Skewed priorities – Paying a dividend is not always a sensible strategy for a business
The UK has built up a reputation as an income-focused and indeed income-friendly stock market. It contains a number of well-established and high-profile income-producing sectors while dividend-related strategies in the UK have a long and proven track record of rewarding both income-seeking investors and income-paying companies.
Obviously this situation has many positives, to which The Value Perspective often refers, but there is also a darker side as many businesses become caught up in the idea that, come what may, they need to pay a dividend. When they can easily afford to do so, that is fine but, when they cannot or can only just manage, such a focus on dividends becomes unhealthy and can lead companies to make wrong choices.
As an example, there have been a number of businesses recently – most notably among the utilities and insurance sectors – that have experienced weakened capital positions and yet their management teams have refused to cancel their dividends even though they represent a significant imposition on the company and are plainly unsustainable as things stand.
These companies have instead chosen to go to the market and ask investors for extra funding through rights issues. As a strategy that makes no sense at all because it is effectively asking people for money so it can be returned to them in the form of dividends over the course of the next few years – minus, of course, the significant fees that will have gone the to investment banks working on the rights issues.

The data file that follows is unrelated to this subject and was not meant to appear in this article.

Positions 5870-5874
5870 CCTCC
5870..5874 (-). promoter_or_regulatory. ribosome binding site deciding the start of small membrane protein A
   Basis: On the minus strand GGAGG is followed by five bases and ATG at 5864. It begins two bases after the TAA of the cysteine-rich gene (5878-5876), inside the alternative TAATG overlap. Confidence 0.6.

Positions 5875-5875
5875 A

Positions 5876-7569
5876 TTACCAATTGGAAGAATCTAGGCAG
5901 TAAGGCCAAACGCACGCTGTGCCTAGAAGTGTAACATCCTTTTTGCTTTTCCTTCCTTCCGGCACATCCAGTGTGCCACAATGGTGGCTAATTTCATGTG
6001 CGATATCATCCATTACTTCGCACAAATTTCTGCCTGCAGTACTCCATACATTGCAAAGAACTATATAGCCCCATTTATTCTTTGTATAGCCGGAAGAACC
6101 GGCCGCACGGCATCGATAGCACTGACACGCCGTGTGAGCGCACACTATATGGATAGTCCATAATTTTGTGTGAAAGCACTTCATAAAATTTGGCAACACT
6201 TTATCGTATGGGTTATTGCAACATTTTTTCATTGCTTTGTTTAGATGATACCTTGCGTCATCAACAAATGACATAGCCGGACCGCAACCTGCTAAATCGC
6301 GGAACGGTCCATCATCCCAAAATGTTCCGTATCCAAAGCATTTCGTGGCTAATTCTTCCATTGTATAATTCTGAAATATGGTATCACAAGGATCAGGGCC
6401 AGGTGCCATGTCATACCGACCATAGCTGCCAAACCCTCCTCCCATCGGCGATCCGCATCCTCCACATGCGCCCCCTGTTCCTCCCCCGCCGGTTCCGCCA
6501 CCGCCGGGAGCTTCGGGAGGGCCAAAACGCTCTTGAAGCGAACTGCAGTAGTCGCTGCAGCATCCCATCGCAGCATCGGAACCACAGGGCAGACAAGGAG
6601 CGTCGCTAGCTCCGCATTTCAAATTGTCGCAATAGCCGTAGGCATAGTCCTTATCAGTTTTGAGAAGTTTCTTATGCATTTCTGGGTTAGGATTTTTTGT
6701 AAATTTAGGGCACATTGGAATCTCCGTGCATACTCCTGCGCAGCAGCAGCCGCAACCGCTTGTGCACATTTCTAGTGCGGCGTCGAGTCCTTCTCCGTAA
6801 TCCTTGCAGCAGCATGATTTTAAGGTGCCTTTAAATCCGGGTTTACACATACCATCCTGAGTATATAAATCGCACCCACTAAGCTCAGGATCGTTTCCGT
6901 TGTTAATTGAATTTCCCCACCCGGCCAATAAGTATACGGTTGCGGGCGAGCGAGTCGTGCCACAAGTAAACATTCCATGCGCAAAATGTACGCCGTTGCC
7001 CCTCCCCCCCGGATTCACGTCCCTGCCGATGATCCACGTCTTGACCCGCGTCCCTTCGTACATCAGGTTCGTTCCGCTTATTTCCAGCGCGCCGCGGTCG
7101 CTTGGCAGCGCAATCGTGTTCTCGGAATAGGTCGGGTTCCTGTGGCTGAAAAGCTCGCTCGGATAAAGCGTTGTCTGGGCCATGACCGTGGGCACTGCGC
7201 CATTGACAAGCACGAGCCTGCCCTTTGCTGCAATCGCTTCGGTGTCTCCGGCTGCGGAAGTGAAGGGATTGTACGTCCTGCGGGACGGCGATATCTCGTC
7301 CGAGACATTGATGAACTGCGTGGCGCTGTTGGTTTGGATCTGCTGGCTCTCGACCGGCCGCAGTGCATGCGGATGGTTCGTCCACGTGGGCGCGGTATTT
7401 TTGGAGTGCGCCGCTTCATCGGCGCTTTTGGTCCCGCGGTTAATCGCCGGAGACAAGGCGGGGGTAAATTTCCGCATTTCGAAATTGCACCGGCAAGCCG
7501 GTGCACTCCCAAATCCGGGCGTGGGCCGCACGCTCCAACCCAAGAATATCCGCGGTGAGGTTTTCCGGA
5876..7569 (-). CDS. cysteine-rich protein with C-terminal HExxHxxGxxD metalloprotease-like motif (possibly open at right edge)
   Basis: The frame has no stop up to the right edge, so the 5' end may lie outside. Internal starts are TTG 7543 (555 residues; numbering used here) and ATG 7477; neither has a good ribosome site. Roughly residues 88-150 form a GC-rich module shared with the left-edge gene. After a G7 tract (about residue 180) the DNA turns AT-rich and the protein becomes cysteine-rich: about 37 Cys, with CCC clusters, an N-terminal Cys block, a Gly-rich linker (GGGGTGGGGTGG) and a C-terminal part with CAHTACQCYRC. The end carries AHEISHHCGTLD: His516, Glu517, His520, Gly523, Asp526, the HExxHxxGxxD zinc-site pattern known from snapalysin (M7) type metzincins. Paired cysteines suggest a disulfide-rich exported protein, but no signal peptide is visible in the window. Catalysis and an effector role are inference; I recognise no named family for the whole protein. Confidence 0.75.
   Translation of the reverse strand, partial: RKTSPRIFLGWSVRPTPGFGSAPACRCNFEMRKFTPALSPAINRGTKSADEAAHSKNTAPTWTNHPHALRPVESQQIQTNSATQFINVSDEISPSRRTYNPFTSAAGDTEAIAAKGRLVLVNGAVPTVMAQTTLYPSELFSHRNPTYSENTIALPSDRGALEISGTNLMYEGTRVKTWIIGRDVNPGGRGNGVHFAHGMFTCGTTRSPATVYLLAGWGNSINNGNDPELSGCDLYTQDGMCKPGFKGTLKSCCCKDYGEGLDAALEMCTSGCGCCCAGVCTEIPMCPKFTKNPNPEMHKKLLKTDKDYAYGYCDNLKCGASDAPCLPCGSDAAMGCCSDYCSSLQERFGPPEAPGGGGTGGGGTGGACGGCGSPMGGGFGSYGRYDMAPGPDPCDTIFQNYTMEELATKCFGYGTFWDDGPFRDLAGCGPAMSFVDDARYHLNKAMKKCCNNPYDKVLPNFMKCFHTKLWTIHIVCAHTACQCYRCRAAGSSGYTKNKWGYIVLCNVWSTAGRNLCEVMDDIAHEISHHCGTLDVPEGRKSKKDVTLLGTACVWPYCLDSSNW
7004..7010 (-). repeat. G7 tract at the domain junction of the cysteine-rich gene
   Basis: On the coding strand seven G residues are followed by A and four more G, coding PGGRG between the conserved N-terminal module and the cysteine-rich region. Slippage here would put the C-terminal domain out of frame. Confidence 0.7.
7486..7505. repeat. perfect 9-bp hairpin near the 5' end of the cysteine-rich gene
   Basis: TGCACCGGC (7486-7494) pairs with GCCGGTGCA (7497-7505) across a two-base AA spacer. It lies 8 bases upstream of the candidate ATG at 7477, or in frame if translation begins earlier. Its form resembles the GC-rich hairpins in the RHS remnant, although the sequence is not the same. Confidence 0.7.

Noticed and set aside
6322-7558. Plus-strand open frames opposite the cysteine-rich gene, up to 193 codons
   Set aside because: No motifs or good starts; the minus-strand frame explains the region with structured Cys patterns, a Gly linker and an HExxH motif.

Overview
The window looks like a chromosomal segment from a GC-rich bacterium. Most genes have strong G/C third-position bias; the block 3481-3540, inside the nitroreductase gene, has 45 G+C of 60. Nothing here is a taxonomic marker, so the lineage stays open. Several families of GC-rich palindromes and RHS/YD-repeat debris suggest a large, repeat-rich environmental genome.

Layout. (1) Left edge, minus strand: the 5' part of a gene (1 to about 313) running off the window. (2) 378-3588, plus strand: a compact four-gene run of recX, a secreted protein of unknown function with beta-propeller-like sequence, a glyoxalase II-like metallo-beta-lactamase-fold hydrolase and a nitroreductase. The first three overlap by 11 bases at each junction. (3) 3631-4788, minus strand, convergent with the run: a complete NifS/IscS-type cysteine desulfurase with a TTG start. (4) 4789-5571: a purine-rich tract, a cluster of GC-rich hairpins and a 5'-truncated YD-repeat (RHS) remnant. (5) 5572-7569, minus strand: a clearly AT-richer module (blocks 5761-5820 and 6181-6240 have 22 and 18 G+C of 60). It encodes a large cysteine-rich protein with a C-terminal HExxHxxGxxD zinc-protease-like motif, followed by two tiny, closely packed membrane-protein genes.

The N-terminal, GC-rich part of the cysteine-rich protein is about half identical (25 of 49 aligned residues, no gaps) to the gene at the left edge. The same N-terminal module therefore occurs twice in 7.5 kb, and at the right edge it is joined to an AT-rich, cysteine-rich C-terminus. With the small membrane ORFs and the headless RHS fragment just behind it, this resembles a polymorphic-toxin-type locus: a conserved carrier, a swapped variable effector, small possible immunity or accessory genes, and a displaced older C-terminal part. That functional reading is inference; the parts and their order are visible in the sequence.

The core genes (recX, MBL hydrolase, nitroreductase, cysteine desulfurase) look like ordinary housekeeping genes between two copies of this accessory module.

This is in part why, as income investors, it is incumbent on us to focus on more than just a business’s current dividend. We also need to consider its sustainability and the prospect of it growing over time and that can lead us to avoid some of the very highest dividend-paying companies in the market. When we do so, it is because ultimately we believe those dividends should not be being paid and the fact they are suggests some skewed priorities and unhealthy decision-making within the businesses.
Fund Manager, Equity Value
I joined Schroders in 2000 as an equity analyst with a focus on construction and building materials. In 2006, Nick Kirrage and I took over management of a fund that seeks to identify and exploit deeply out of favour investment opportunities. In 2010, Nick and I also took over management of the team's flagship UK value fund seeking to offer income and capital growth.
The views and opinions displayed are those of Nick Kirrage, Andrew Lyddon, Kevin Murphy, Andrew Williams, Andrew Evans, Simon Adler, Juan Torres Rodriguez, Liam Nunn, Vera German and Roberta Barr, members of the Schroder Global Value Equity Team (the Value Perspective Team), and other independent commentators where stated.
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